VA cut the ribbon today for its new Veteran Crisis Line (VCL) satellite office in Atlanta allowing the life-saving hotline to expand capacity by nearly 600 Veterans each day essentially doubling VA’s ability to help Veterans in need.

As a part of the MyVA initiative, the largest restructuring in the department’s history, improvements of the VCL are a key priority, with the goal of providing 24/7, world-class suicide prevention and crisis intervention services to Veterans, Servicemembers and their family members across the globe.

“The addition of the second Veterans Crisis Line facility enhances VA’s ability to provide 24/7 suicide prevention and crisis intervention services by trained, dedicated VA employees to Veterans, Servicemembers and their families,” said VA Deputy Secretary Sloan Gibson who joined Veterans Crisis Line responders and partners in today’s ribbon cutting. “The work at the Veterans Crisis Line is some of the most important work we do in VA. Today we follow through on our commitment to give those who save lives every day at the crisis line the training, additional staff and modern call center technology they need to make the Veterans Crisis Line a gold standard operation. The Veterans of this nation, especially those in most need of our help, deserve no less.”

The VCL is critical to connecting Veterans with facility-based Suicide Prevention Coordinators (SPC).  SPC teams within each Veterans Affairs Medical Center work to engage Veterans and communities to raise awareness about VA’s suicide prevention and behavioral health resources.

The VCL interfaces with various stakeholders, including the Veterans Health Administration (VHA) Suicide Prevention Program Office and the Substance Abuse and Mental Health Services Administration, to provide critical services that ultimately provide a safe haven for Veterans and Servicemembers.

Since VCL was launched in 2007, the crisis line counselors have:

  • Answered nearly 2.6 million calls
  • Dispatched emergency services to callers in imminent crisis more than 67,000 times
  • Engaged nearly 314,000 Veterans or concerned family members through the chat option launched in 2009
  • Responded to nearly 62,000 requests since the launch of text services in November 2011
  • Forwarded more than 416,000 referrals to local VA suicide prevention coordinators on behalf of Veterans to ensure continuity of care with Veterans’ local VA providers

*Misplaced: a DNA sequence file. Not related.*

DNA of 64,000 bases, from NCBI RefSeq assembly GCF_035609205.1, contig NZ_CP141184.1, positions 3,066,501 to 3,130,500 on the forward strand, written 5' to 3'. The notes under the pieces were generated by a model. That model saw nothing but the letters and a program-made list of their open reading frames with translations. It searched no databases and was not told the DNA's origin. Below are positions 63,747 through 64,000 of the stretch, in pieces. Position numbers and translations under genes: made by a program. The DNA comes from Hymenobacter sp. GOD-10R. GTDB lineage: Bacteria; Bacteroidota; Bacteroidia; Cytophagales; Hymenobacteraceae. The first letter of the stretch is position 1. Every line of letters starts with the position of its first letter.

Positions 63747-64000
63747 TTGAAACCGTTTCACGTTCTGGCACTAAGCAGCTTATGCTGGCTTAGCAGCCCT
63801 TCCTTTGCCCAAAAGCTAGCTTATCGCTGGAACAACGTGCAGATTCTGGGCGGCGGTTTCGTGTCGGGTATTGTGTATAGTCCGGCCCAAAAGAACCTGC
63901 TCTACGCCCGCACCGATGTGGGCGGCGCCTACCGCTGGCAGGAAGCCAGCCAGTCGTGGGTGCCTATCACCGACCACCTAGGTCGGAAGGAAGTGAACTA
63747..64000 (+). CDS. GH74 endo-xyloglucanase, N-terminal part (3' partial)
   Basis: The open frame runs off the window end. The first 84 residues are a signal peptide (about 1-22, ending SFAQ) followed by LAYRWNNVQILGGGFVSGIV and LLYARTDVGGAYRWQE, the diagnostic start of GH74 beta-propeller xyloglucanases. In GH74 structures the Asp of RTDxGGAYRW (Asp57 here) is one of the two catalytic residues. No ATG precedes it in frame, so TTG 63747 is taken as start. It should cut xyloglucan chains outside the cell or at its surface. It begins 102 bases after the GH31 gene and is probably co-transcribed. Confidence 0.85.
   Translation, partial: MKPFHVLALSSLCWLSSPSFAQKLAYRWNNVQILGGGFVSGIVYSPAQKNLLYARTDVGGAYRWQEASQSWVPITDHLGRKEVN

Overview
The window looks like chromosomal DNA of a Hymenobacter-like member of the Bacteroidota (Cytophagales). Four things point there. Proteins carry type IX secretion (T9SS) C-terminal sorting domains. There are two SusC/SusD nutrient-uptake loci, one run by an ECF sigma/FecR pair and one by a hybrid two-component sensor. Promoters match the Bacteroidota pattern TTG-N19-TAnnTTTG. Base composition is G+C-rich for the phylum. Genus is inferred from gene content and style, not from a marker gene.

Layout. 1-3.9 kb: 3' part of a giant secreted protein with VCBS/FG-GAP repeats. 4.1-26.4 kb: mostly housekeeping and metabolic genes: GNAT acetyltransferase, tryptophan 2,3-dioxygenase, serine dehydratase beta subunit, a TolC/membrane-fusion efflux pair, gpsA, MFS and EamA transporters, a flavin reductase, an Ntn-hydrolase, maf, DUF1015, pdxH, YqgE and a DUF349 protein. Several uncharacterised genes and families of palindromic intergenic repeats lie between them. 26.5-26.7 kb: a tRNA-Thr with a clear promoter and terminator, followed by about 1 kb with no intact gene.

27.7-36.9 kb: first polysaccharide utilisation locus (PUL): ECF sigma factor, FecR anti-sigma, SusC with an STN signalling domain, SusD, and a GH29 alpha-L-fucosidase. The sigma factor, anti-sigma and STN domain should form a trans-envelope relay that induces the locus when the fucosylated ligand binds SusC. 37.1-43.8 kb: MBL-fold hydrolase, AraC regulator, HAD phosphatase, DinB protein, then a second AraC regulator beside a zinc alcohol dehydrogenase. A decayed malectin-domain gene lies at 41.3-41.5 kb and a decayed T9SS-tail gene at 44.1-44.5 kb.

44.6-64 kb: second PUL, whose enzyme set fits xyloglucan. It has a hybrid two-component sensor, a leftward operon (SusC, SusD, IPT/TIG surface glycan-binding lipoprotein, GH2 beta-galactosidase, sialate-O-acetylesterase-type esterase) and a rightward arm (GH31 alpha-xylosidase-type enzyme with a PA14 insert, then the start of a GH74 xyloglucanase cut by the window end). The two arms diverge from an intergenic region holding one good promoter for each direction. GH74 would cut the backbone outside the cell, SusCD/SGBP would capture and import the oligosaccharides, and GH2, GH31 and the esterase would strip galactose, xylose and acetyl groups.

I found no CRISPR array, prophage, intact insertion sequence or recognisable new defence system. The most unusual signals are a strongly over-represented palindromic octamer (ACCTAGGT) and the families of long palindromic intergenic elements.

The VCL staff has grown over the years. Initially housed at Canandaigua VA Medical Center in New York, it began with 14 responders and two health care technicians answering four phone lines. Today, the combined facilities employ more than 500 professionals, and VA is hiring more to handle the growing volume of calls. Atlanta offers 200 call responders and 25 social service assistants and support staff, while Canandaigua houses 310 and 43, respectively.

Callers dial the National Suicide Prevention Hotline number 1-800-273-TALK (8255) and Veterans choose option 1 to reach a VHA VCL Responder.  The text number is 838255 or Veterans may chat with our trained professionals online at  Calls, texts and chats are immediately directed to a VA professional who is specially trained to handle emotional and mental health crises for Veterans and Servicemembers.  VA is also streamlining and standardizing how crisis calls from other locations, such as VAMCs, reach the VCL, including full implementation of the automatic transfer function that directly connects Veterans who call their local VAMC to the VCL by pressing a single digit during the initial automated phone greeting.

For more information about the Veteran Crisis Line service expansion, see the VCL expansion fact sheet on VA’s website.

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Published on Dec. 20, 2016

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  1. Sargent 55 Rock December 29, 2016 at 12:40 am

    Our men and women are involved in good places and bad. We are selling guns not butter to dozens of unfriendly countries that toture or do not allow freedom of speech or religion. Our economy is based on Quick Trip and turkey sausages.

  2. Lawrence Freeman December 23, 2016 at 6:33 pm

    Many years ago I did something I should not of done. I had a drinking problem n I said some stuff to an enlisted female soldier that was inapropriet. I got an other then honorable discharge for the good of the services.
    I am now 66 years old n have been trying to see if I could get that changed to an honorable discharge. I had 16 years of honorable services to be honest I loved the services. The company I was in kept sending me back to the supply room even after I changed myself mos, I served 5 years in the Marine Corp served a your in Viet Man, then got out went back in n served the rest in the Army which end myself career.
    Can you help me so I could see about getting a better discharge n possibly help get some medical benefits. Please

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